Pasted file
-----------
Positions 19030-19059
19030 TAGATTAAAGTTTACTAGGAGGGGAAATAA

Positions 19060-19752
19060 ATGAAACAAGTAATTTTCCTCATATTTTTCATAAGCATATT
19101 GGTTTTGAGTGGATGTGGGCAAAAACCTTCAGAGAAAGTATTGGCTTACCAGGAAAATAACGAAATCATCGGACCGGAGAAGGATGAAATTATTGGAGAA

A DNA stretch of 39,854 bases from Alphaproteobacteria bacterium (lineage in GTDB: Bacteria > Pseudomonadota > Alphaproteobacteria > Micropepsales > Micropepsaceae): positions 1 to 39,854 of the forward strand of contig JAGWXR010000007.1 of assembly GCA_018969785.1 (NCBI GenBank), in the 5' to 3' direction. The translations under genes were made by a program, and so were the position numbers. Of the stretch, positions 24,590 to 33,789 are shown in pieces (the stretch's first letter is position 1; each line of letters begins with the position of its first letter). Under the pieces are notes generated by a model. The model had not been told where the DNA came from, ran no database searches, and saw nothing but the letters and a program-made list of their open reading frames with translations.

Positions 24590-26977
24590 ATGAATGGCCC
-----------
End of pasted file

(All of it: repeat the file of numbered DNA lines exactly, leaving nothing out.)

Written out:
Positions 19030-19059
19030 TAGATTAAAGTTTACTAGGAGGGGAAATAA

Positions 19060-19752
19060 ATGAAACAAGTAATTTTCCTCATATTTTTCATAAGCATATT
19101 GGTTTTGAGTGGATGTGGGCAAAAACCTTCAGAGAAAGTATTGGCTTACCAGGAAAATAACGAAATCATCGGACCGGAGAAGGATGAAATTATTGGAGAA

A DNA stretch of 39,854 bases from Alphaproteobacteria bacterium (lineage in GTDB: Bacteria > Pseudomonadota > Alphaproteobacteria > Micropepsales > Micropepsaceae): positions 1 to 39,854 of the forward strand of contig JAGWXR010000007.1 of assembly GCA_018969785.1 (NCBI GenBank), in the 5' to 3' direction. The translations under genes were made by a program, and so were the position numbers. Of the stretch, positions 24,590 to 33,789 are shown in pieces (the stretch's first letter is position 1; each line of letters begins with the position of its first letter). Under the pieces are notes generated by a model. The model had not been told where the DNA came from, ran no database searches, and saw nothing but the letters and a program-made list of their open reading frames with translations.

Positions 24590-26977
24590 ATGAATGGCCC